Are human sustainability policies any less vital for a 21st Century organization than environmental ones? While the surface effects may not be so obvious, the impact on society can be huge. As pace-setting companies and cultures re-optimise toward ‘higher order fundamentals’ like human prosperity; well-being, happiness, satisfaction – employee health becomes a crucial conversation to have.
Why does employee health receive so little consideration then, when examining sustainability policies in organizations? Most studies (and policies) focus on environmental sustainability. Of course eco-efficiency is and should be one of the very foremost concerns of our generation – but so too should human prosperity and ergo employee health. Some sustainability studies would have us believe, in terms of research attention, and also as a focus of company initiatives – that polar bears, for example, are more important than people.
The issues faced by companies that adopt environmental sustainability policies should be considered as parallel to those that focus on ‘human sustainability’. They are as important. Currently though, while companies have recently increased their efforts to become more energy efficient and environmentally conscious – going so far as to appoint eco-managers and even publicly report carbon emission – similar efforts focused on people are not nearly as widespread.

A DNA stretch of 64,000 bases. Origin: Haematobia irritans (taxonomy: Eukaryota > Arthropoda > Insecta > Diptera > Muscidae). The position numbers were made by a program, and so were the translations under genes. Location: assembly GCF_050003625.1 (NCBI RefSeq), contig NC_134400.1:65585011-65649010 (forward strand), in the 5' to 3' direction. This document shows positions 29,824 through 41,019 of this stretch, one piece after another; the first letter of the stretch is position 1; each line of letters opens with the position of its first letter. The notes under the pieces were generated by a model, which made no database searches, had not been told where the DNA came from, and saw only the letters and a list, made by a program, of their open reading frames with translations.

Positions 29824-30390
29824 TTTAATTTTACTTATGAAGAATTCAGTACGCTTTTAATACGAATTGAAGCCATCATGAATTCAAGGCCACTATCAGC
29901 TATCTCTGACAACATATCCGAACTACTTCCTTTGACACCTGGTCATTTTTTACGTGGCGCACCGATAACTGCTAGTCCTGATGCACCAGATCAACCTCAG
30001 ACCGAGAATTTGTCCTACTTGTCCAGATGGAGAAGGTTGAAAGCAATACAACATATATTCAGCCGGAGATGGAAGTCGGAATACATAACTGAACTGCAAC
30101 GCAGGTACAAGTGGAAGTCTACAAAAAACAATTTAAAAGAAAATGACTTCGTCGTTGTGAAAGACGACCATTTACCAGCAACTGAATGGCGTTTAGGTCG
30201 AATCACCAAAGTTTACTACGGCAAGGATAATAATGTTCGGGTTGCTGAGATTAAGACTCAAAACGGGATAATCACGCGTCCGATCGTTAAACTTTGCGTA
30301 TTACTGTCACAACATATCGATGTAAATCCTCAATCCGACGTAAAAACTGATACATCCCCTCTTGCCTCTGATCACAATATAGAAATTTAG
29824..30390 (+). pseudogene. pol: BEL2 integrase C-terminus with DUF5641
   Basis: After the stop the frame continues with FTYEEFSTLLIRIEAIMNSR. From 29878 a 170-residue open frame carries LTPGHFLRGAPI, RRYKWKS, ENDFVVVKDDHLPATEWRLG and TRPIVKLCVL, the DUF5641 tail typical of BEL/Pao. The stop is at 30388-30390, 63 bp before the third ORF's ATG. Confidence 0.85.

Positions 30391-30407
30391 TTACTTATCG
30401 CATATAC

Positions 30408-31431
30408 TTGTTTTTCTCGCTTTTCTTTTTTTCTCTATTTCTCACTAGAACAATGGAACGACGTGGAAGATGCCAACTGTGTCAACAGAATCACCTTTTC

One of the key indicators of human sustainability in an organization is the health status of the work force. Company decisions can impact employee health and well-being for better or for worse. Those decisions can include:
One of the reasons ‘human sustainability’ has received less emphasis than environmental sustainability is that the consequences are so much more visible. We notice the results of organizational action on the physical environment. “You can see the ice bergs melting, polar bears stranded, forests cut down…” says Pfeffer. On the other hand, reduced life expectancy and poorer physical and mental health are often hidden from view.
Concerns about protecting an organization’s human resources should be just as important as concerns for protecting natural resources. Though there may be some short-term savings as a result of not providing health insurance, laying people off, paying inadequate wages, etc., in the long run there will be extra costs of increased physical and psychological illness that fall on the broader health system.
Just as “green” companies enjoy reputational benefits, companies with better records of human sustainability will enjoy similar benefits too, including:
Just as protecting the surrounding environment is the intelligent thing for an organisation to do to ensure its long-term future, so too is protecting its surrounding human society.
Building Sustainable Organizations: The Human Factor. Jeffrey Pfeffer. Academy of Management and Perspectives (February 2010).
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